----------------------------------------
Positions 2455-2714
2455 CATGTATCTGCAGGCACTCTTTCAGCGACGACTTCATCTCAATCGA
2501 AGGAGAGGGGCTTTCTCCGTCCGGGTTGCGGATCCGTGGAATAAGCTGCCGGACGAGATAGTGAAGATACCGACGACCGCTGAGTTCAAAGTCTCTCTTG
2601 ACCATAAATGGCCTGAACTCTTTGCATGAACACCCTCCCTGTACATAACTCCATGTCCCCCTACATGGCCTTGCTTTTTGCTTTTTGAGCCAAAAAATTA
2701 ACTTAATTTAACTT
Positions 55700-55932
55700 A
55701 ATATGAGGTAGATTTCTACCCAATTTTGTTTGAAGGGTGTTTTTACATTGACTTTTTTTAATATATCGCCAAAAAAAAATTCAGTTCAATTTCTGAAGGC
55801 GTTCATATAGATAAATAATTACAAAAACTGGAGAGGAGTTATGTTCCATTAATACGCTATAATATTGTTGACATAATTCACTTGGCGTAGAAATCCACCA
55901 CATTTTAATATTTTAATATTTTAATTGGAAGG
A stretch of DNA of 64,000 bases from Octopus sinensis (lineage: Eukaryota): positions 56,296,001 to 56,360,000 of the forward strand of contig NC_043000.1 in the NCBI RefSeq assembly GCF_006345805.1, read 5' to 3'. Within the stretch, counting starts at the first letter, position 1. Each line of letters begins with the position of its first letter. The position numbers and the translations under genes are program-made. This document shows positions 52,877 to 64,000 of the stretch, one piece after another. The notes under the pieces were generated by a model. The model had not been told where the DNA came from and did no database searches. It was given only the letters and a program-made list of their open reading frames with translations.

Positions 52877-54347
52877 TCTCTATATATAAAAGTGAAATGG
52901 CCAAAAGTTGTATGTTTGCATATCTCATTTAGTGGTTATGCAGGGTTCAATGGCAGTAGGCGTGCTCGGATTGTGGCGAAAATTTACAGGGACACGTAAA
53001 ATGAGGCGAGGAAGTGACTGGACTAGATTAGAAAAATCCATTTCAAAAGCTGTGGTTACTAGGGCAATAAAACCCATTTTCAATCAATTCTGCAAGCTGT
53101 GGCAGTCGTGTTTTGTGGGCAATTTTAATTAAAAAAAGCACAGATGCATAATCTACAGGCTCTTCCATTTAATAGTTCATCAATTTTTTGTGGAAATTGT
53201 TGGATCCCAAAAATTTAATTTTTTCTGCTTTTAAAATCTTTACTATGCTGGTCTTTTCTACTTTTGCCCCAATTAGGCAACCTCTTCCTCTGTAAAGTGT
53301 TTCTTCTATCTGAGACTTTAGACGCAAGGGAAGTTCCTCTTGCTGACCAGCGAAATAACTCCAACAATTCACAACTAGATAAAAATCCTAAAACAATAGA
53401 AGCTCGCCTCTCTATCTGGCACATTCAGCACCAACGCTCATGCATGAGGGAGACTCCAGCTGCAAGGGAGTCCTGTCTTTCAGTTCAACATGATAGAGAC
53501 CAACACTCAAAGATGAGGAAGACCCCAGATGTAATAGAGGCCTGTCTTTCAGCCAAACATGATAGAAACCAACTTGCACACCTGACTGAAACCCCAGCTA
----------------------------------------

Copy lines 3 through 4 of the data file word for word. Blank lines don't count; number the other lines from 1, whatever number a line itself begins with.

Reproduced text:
2501 AGGAGAGGGGCTTTCTCCGTCCGGGTTGCGGATCCGTGGAATAAGCTGCCGGACGAGATAGTGAAGATACCGACGACCGCTGAGTTCAAAGTCTCTCTTG
2601 ACCATAAATGGCCTGAACTCTTTGCATGAACACCCTCCCTGTACATAACTCCATGTCCCCCTACATGGCCTTGCTTTTTGCTTTTTGAGCCAAAAAATTA